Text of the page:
Who Should Pay for Health Insurance? A Survey of Business Leaders Finds They Don't Want to Foot the Bill

Survey of business leaders' opinions on health care

During 1995 and 1996, researchers at the Economic and Social Research Institute conducted a two-part survey of employers' opinions about the role of business in financing employee health care coverage. The survey explored issues concerning:

  • Coverage of employees' children and families.
  • The role of the private sector in financing public coverage.
  • Possible ways of assisting the uninsured.

The institute, based in Washington, is a nonprofit, nonpartisan organization specializing in health and social policy research.

Key Findings

  • More than nine out of ten of the businesses surveyed contributed at least in part to their workers' health care coverage, although fewer than one in ten was in favor of total support of the cost of workers' coverage.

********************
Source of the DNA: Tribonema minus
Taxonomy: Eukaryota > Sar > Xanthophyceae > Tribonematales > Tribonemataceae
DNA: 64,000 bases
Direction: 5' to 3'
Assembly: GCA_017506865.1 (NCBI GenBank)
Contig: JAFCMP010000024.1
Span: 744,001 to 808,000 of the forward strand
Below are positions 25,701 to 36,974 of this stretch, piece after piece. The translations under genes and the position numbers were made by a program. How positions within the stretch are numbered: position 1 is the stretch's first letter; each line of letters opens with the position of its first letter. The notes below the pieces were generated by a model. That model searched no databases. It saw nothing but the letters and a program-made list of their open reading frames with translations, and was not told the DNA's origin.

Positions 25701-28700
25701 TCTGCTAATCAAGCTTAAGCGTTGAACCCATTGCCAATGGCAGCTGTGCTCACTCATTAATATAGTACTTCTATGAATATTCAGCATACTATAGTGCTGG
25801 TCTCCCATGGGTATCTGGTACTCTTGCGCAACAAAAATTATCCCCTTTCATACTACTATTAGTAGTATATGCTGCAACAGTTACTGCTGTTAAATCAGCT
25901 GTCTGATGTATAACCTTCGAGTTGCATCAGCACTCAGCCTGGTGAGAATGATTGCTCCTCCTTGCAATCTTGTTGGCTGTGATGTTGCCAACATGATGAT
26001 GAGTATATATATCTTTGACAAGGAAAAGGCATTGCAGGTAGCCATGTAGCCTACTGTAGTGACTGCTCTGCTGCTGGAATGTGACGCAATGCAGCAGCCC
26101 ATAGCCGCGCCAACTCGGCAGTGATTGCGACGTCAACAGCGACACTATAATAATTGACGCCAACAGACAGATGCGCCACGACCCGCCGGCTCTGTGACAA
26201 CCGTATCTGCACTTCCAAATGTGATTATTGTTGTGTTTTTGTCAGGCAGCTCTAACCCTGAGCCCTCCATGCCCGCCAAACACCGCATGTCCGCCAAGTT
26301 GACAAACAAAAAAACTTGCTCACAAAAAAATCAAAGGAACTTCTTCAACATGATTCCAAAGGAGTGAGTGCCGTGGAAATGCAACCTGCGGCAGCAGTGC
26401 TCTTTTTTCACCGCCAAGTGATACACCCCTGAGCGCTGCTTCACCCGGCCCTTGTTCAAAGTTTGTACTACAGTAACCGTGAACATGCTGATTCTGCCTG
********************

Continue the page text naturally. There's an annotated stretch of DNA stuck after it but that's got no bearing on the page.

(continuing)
• Forty-two percent believed that the business portion of this cost should be less than 50 percent.

  • Most businesses expressed concern for the uninsured, with particular concern for uninsured children; however, approximately two-thirds of the respondents stated that their companies would not be very willing to do more to address this issue.

  • A majority of businesses surveyed believed that the cost of caring for uninsured children should be spread across society, rather than being shouldered by business.